Symptoms

Flu-can-be-anywhere

Signs and symptoms of influenza can include:

  • fever (a temperature of 38°C or higher)
  • cough
  • sore throat
  • runny or stuffy nose
  • body aches
  • headache
  • chills
  • stomach upset, vomiting or diarrhoea.

 

It may take up to three days to feel symptoms after you catch influenza.

The worst symptoms usually last about five days, but coughing can last up to two to three weeks.


High risk groups

People at higher risk of developing complications if they get influenza include:

  • pregnant women and women who have just given birth
  • people with an ongoing health condition (like asthma, diabetes, cancer, a heart or lung condition, and conditions that affect the nervous or immune systems)
  • significantly overweight people
  • people aged 65 years or over
  • very young children, especially infants (under 1 year).


If you are at higher risk, it is important to seek advice early from your doctor or Healthline (ph 0800 611 116), to see if you need treatment.


Danger signs

Seek urgent medical advice if you have:

  • a high fever that doesn't come down, especially if you are pregnant
  • chills or severe shaking
  • difficulty breathing or chest pain
  • purple or bluish discolouration of your lips, skin, fingers or toes
  • seizures or convulsions.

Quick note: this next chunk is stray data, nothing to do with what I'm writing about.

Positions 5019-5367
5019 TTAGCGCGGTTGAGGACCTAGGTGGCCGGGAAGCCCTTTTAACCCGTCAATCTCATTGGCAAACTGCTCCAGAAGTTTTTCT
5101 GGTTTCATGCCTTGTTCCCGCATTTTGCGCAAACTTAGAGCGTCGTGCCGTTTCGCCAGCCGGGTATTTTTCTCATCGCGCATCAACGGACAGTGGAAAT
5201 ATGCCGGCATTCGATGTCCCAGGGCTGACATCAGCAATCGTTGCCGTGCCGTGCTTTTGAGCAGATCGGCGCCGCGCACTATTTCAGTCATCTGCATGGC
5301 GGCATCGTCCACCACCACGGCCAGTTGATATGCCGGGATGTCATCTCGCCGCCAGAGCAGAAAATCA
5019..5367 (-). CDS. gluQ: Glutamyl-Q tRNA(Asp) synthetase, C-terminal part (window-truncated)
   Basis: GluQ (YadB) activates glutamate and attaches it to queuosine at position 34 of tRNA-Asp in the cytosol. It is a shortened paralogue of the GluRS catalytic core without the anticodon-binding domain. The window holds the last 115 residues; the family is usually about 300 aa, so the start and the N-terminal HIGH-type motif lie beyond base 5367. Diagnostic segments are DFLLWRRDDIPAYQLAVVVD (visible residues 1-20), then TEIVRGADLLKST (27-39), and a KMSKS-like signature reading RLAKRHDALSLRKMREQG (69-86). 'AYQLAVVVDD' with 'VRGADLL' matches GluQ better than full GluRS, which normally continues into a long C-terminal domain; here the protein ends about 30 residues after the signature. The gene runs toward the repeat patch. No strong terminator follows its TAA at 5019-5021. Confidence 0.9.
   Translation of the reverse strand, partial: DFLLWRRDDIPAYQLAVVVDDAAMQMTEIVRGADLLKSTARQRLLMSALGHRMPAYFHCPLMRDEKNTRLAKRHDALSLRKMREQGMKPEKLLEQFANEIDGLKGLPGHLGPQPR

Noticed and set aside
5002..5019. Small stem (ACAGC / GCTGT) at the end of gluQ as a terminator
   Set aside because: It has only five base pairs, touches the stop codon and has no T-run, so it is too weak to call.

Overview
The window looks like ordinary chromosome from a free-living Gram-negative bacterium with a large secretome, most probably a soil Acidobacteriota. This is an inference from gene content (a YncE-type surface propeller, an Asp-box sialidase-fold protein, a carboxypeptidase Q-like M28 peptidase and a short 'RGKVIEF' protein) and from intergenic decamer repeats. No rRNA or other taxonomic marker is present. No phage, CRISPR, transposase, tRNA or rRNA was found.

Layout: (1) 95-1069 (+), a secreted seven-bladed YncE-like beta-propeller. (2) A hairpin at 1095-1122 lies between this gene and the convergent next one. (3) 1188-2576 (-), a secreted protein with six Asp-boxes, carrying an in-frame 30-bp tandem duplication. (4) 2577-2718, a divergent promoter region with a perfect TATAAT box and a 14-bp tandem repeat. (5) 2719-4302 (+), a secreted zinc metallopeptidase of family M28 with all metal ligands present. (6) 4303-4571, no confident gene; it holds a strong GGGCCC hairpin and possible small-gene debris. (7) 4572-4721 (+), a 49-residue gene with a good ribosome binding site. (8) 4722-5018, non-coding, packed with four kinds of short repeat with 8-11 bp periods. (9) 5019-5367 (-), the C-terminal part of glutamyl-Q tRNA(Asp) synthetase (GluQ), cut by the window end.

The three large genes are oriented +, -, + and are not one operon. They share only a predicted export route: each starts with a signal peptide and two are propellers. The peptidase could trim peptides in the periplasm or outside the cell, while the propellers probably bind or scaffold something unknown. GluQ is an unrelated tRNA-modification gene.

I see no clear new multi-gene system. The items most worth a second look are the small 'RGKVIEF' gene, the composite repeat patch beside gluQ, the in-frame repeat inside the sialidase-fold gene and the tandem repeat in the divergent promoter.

Look out for signs of dehydration such as dizziness when standing, and not passing urine regularly.

If a person you are caring for is less responsive than normal, unusually quiet, or confused, you should call a doctor urgently.

It is also important to let your doctor know if you were starting to feel better, then get worse.


Danger signs for babies and young children

Call a doctor if your baby or child's breathing is fast or noisy or if they are wheezing or grunting. Check if the area below the ribs sucks inward (instead of expanding as normal) as they breathe in.

You should get help if your baby or child is:

  • very pale
  • drowsy or difficult to wake
  • severely irritable, not wanting to be held
  • limp or unable to move.

If a baby has dry nappies or no tears when they are crying, it means they are dehydrated. It is important to contact a doctor.

If you have any worries about yourself or someone you are caring for, call Healthline (0800 611 116) for advice or see a doctor.


Find out more from the Ministry

 

Last updated: August 14, 2015